Should I Use Scissors or Clippers?

Electric clippers designed for fine hair, such as rabbit fur, are much safer than scissors. With scissors, you run the risk of accidentally cutting your rabbit’s skin, which may result in pain, injury and infection.

Experts recommend using 2-speed clippers. Anything less can burn out and not cut difficult mats properly. Single-speed clippers are only suitable for light use and often do not remove matted fur effectively. 

While choosing blades, a #7 or a #10 blade works best for matted fur. If your rabbit’s mats are too tough, you may have to use a #30 blade. Keep in mind that a #10 blade or shorter will result in a “naked shave”. 

For big mats, you’ll probably need more than a single session to completely get rid of the problem areas. Whether you’re using clippers or scissors, you’ll have to go slowly and carefully while being aware of where your rabbit’s skin is. Some owners may be able to completely remove all mats if their pet cooperates and stays still. 

Mats on the rabbit’s feet should never be clipped down completely. Rabbits need this fur to protect their feet. Make sure you leave at least ¼ of the hair under your rabbit’s feet during grooming sessions. If you give your rabbit regular haircuts, avoid clipping the fur on your rabbit’s feet unless completely necessary. 

If you’ve had to remove or clip larger mats on your rabbit’s feet, check its feet regularly to ensure the hair is growing back and that there aren’t any hock sores.

3/ Reward Your Rabbit

Once you’re done, pat your rabbit and offer encouraging words to help it feel soothed and secure. If necessary, reward your rabbit with a malt-flavored hairball remedy, such as Petromalt.

During shedding season or when feces appears stringy, your rabbit may benefit from taking hairball medicine daily, or as recommended by a vet.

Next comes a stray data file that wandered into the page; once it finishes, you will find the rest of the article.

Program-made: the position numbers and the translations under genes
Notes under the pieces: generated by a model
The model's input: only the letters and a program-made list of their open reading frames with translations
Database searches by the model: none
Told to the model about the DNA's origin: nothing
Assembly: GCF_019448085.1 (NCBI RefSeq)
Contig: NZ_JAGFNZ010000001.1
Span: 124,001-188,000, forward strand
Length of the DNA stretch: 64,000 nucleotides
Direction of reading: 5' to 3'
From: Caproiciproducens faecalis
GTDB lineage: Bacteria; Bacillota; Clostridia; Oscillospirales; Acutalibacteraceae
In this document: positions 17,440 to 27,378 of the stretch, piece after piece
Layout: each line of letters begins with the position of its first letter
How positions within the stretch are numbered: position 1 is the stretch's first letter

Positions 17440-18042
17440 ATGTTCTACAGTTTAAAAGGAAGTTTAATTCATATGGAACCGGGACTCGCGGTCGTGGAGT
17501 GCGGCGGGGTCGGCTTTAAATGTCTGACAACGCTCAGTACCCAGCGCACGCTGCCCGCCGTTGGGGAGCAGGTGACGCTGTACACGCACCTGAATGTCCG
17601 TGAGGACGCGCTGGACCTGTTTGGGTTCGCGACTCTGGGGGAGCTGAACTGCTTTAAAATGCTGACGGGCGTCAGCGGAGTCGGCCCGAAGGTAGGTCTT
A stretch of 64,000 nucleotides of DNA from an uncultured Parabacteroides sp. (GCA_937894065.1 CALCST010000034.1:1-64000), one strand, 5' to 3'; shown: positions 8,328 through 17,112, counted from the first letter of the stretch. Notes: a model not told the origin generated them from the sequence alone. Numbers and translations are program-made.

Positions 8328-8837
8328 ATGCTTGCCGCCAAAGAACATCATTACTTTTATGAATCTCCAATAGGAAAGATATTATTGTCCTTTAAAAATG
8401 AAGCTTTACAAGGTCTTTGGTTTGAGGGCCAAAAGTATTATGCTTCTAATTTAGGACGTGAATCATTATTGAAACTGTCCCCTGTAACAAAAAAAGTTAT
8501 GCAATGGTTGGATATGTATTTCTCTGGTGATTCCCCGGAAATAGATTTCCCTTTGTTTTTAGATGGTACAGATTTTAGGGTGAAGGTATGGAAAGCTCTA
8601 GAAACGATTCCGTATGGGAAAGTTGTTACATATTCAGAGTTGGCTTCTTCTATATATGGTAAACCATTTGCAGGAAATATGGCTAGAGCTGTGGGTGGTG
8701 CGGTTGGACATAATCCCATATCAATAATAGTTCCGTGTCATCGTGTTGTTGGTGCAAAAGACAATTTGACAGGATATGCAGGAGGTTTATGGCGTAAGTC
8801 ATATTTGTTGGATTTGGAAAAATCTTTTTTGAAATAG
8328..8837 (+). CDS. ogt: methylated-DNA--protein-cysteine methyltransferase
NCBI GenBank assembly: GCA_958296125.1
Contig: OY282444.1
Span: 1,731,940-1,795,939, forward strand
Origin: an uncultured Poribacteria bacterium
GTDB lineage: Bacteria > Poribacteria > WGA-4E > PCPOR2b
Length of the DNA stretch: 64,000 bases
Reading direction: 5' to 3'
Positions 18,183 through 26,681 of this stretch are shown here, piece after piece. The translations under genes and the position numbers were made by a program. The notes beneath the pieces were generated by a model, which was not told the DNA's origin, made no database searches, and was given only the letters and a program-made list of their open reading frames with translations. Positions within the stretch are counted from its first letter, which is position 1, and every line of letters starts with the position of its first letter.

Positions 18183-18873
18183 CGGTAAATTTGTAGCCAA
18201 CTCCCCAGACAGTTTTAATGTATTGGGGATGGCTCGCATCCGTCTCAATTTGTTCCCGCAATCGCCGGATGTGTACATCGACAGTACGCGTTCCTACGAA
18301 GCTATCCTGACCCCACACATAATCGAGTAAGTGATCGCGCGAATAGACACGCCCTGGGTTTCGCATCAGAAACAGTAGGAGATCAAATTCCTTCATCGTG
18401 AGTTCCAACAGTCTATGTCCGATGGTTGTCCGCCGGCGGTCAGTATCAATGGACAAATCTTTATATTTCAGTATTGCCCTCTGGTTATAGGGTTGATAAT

If your rabbit’s poop worsens, becomes smaller, doesn’t show signs of improvement or if your rabbit doesn’t poop at all, see your vet.

According to Veterinary Record, these are signs of a condition called GI Stasis. This can cause severe complications and death in rabbits.

Once your rabbit’s coat is healthy again, maintain a regular grooming schedule to prevent the accumulation of future mats.

The more often you brush your rabbit, the lower its chances will be of having tough mats. Regular brushing also reduces your rabbit’s risk of swallowing excess fur, which can result in digestive issues.

What Causes Mats in Rabbits?

The best way to prevent matted fur mats in rabbits is to understand what causes them in the first place. Apart from not brushing your rabbit regularly, some common causes of matted fur in rabbits include:

  • Your rabbit is overweight. This prevents them from being able to clean their bottoms.
  • Changes in your rabbit’s diet
  • A drafty cage
  • Damp and unkempt surroundings in the cage
  • Lack of fiber in the diet
  • Dental issues (common in dwarfs) 
  • Aging or joint problems/arthritis

How Often Should you Brush your Rabbit to Avoid Mats?

To keep your rabbit’s fur in good shape, you’ll need to brush it at least every three days. During shedding seasons, you’ll have to brush them daily.

Brushing your rabbit’s fur regularly keeps mats away and prevents your pet from swallowing excess fur. Swallowing too much fur can cause a rabbit’s digestive tract to slow down, potentially resulting in GI stasis.

Rabbits that shed quickly, such as long-haired rabbits, require immediate grooming to avoid illness. For Angora rabbits, grooming should be daily.

Unless you’re using them as show rabbits, long-haired rabbits can be trimmed regularly. In fact, they’ll prefer having shorter fur. Long-haired rabbits can be trimmed to a length of around 1 inch to prevent fur ingestion, blockages, and matting. 

You’ll also want to make sure that your rabbit isn’t collecting any litter or hay in its fur which can cause matting.